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Doug Hoyte

NAME

AnyEvent::Task - Client/server-based asynchronous worker pool

SYNOPSIS 1: PASSWORD HASHING

Server

    use AnyEvent::Task::Server;
    use Authen::Passphrase::BlowfishCrypt;

    my $dev_urandom;
    my $server = AnyEvent::Task::Server->new(
                   listen => ['unix/', '/tmp/anyevent-task.socket'],
                   setup => sub {
                     open($dev_urandom, "/dev/urandom") || die "open urandom: $!";
                   },
                   interface => {
                     hash => sub {
                       my ($plaintext) = @_;
                       read($dev_urandom, my $salt, 16) == 16 || die "bad read from urandom";
                       return Authen::Passphrase::BlowfishCrypt->new(cost => 10,
                                                                     salt => $salt,
                                                                     passphrase => $plaintext)
                                                               ->as_crypt;

                     },
                     verify => sub {
                       my ($crypted, $plaintext) = @_;
                       return Authen::Passphrase::BlowfishCrypt->from_crypt($crypted)
                                                               ->match($plaintext);
                     },
                   },
                 );

    $server->run; # or AE::cv->recv

Client

    use AnyEvent::Task::Client;

    my $client = AnyEvent::Task::Client->new(
                   connect => ['unix/', '/tmp/anyevent-task.socket'],
                 );

    my $checkout; $checkout = $client->checkout( timeout => 5, );

    $checkout->hash('secret',
      sub {
        my ($checkout, $crypted) = @_;

        print "Hashed password is $crypted\n";

        $checkout->verify($crypted,
          sub {
            my ($checkout, $result) = @_;
            print "Verify result is $result\n":
          });
      });

SYNOPSIS 2: DBI

Server

    use AnyEvent::Task::Server;
    use DBI;

    my $dbh;

    my $server = AnyEvent::Task::Server->new(
                   listen => ['unix/', '/tmp/anyevent-task.socket'],
                   setup => sub {
                     $dbh = DBI->connect(...);
                   },
                   interface => sub {
                     my ($method, @args) = @_;
                     $args[0] = $dbh->prepare_cached($args[0]) if defined $args[0];
                     $dbh->$method(@args);
                   },
                 );

    $server->run; # or AE::cv->recv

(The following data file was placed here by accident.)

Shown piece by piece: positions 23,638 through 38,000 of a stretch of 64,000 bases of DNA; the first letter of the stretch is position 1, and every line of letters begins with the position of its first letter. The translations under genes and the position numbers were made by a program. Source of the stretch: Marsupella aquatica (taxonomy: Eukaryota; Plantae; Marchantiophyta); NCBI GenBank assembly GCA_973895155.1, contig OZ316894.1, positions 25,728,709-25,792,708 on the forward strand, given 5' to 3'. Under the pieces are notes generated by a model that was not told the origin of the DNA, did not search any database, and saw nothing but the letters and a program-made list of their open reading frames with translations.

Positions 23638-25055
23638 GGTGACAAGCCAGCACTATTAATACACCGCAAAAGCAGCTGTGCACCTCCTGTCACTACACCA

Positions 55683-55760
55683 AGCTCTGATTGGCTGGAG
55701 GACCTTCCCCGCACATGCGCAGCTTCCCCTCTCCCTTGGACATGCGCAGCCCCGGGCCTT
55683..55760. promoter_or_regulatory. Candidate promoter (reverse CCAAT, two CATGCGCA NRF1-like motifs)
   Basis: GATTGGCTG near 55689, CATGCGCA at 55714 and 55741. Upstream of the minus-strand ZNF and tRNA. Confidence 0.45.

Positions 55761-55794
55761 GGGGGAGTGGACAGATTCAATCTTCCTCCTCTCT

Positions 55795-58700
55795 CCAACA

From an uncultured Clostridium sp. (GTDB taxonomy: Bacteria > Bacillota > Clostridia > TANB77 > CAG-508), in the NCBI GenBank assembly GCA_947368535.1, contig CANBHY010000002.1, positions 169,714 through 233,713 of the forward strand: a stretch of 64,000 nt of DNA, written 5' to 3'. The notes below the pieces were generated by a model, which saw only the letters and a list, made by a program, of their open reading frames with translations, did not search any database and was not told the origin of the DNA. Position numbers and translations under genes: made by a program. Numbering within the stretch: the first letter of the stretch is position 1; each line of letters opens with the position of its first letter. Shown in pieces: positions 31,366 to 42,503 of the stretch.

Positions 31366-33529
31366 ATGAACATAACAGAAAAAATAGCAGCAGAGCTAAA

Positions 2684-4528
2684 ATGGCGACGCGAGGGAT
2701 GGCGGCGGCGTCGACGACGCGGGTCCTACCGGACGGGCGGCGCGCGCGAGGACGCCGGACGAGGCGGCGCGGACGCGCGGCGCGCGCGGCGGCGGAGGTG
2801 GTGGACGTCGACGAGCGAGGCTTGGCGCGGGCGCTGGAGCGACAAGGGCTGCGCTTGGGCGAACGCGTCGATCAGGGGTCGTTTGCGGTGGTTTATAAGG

Client

    use AnyEvent::Task::Client;

    my $dbh_pool = AnyEvent::Task::Client->new(
                     connect => ['unix/', '/tmp/anyevent-task.socket'],
                   );

    my $username = 'jimmy';

    my $dbh = $dbh_pool->checkout;

    $dbh->selectrow_hashref(q{ SELECT email FROM user WHERE username = ? },
                            undef, $username,
      sub {
        my ($dbh, $row) = @_;
        print "User's email is $row->{email}\n";
        ## Use same $dbh here if using transactions
      });

DESCRIPTION

WARNING: The above client examples don't implement error handling. See the "ERROR HANDLING" section for details on how to add this.

The synopsis makes this module sounds much more complicated than it actually is. Worker processes are forked off by a server when a client needs one, and the client can communicate with many workers using asynchronous communication.

Another way of saying it is that AnyEvent::Task is a fork-on-demand but persistent-worker server (AnyEvent::Task::Server) combined with an asynchronous interface to a request queue and pooled-worker client (AnyEvent::Task::Client).

Both client and server are of course built with AnyEvent because it's awesome. However, workers can't use AnyEvent (yet).

A server is started with AnyEvent::Task::Server->new. This should at least be passed the listen and interface arguments. Keep the returned server object around for as long as you want the server to be running. interface is the code that should handle each request. See the interface section below for its specification. A setup coderef can be passed in to run some code when a new worker is forked. A checkout_done coderef can be passed in to run some code whenever a checkout is released (see below).

A client is started with AnyEvent::Task::Client->new. You only need to pass connect to this. Keep the returned client object around as long as you wish the client to be connected.

After both the server and client are initialised, each process must enter AnyEvent's "main loop" in some way, possibly just AE::cv->recv.

In the client process, you may call the checkout method on the client object. This checkout object can be used to run code on a remote worker process in a non-blocking manner. The checkout method doesn't require any arguments, but timeout is recommended.